‘Before These Crowded Streets,’ the Dave Matthews Band’s third album, was their first to reach No. 1. More importantly, it’s their first record to reach some sort of balance between the band’s live shows and its oft-neglected songwriting. Prior to ‘Before These Crowded Streets,’ which celebrates its 15th anniversary today, the group pretty much treated their albums like the Grateful Dead treated theirs: as stripped-down vessels designed for onstage exploration. Afterward, they became fully formed works that occasionally found new life in concert.

Working with producer Steve Lillywhite, who also helmed the group’s two previous albums (1994’s debut ‘Under the Table and Dreaming’ and 1996’s ‘Crash’), the band carefully sculpted the songs they had written for the record. And there's the difference. The tracks that ended up on ‘Before These Crowded Streets,’ and the handful cut for space before the LP’s release, were deeper, more mournful, more contemplative and more political than anything they had written before.

Songs like ‘The Last Stop,’ the snarling ‘Don’t Drink the Water,’ ‘The Stone’ and the violent ‘Pig’ weren’t all hippie-dippy good times. Informed by social unrest, as well as growing discomfort with the pre-millennium tension that was building at the time, Matthews, who wrote most of the songs, and his bandmates infused many of the tracks with harsher tones and a clearer sense of purpose. They still left enough space in the middle of the songs that could serve as launching points onstage, but ‘Before These Crowded Streets’ is the first Dave Matthews Band record that works just as well, if not better, as an album.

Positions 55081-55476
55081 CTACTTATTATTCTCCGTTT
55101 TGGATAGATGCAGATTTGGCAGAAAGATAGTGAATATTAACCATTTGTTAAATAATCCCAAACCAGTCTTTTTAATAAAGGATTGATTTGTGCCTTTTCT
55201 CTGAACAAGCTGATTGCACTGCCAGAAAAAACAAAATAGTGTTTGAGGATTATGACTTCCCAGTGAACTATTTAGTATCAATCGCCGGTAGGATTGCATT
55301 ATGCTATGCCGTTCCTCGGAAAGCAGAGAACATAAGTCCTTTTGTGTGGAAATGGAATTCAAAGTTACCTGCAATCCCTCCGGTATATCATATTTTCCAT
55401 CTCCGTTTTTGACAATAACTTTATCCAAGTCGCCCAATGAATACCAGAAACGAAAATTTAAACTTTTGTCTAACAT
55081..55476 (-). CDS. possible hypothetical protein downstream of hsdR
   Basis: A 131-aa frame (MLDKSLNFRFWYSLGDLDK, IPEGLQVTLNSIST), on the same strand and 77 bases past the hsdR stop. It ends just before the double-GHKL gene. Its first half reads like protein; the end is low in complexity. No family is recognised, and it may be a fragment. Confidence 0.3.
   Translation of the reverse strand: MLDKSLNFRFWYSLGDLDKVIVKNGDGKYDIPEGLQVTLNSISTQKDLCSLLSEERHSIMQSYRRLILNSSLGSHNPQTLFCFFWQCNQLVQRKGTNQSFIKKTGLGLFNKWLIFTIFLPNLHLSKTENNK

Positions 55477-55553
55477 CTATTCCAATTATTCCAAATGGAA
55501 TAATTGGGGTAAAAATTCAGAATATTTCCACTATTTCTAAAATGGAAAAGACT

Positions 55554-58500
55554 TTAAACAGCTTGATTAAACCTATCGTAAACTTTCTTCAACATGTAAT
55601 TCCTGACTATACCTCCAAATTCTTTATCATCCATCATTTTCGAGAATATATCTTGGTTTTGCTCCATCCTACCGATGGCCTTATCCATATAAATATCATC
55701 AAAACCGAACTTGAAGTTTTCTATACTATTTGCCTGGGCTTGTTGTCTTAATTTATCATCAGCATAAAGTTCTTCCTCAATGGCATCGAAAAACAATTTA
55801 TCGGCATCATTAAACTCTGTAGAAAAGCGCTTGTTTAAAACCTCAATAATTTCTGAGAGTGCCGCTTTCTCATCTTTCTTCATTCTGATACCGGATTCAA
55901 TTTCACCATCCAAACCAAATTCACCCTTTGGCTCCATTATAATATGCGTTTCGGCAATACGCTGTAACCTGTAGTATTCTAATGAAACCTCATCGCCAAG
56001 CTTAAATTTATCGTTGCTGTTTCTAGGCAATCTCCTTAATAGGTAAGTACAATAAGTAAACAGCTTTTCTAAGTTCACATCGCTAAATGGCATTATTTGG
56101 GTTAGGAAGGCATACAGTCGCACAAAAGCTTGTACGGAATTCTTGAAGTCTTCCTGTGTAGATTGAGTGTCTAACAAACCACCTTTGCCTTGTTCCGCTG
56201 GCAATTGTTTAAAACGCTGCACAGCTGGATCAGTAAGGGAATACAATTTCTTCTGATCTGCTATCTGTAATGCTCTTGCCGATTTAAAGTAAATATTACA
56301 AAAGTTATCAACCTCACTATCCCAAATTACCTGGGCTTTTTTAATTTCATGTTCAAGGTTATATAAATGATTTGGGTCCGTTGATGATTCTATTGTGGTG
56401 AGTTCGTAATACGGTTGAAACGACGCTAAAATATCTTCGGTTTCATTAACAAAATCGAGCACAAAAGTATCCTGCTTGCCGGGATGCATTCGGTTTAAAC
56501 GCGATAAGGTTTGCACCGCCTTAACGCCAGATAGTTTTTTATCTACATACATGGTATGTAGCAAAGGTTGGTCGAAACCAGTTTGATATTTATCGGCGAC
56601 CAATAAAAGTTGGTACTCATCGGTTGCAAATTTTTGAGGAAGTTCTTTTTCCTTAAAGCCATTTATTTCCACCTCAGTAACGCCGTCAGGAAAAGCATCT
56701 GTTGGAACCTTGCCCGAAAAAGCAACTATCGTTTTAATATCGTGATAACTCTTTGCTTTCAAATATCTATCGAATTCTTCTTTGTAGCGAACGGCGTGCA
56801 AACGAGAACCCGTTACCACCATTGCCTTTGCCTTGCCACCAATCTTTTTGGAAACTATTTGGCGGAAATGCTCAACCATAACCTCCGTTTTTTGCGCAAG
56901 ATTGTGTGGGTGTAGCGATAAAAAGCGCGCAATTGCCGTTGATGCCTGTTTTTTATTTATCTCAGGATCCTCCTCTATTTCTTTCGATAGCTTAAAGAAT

The album kicked off a string of No. 1s. Every studio album released by the band since then has hit the top spot. Four singles were pulled from the record; ‘Stay (Wasting Time)’ climbed the highest, making it to No. 44. It and ‘Don’t Drink the Water’ both reached the modern-rock Top 10. Following ‘Before These Crowded Streets,’ the Dave Matthews started working on their fourth album with Lillywhite. But the record was scrapped, and the group tried again with another producer, ending up in 2001 with the scattered ‘Everyday.’ Seek out ‘The Lillywhite Sessions’ bootleg. It’s much better. And a fitting follow-up to their best album.

Watch Dave Matthews Band's Video for 'Don't Drink the Water'

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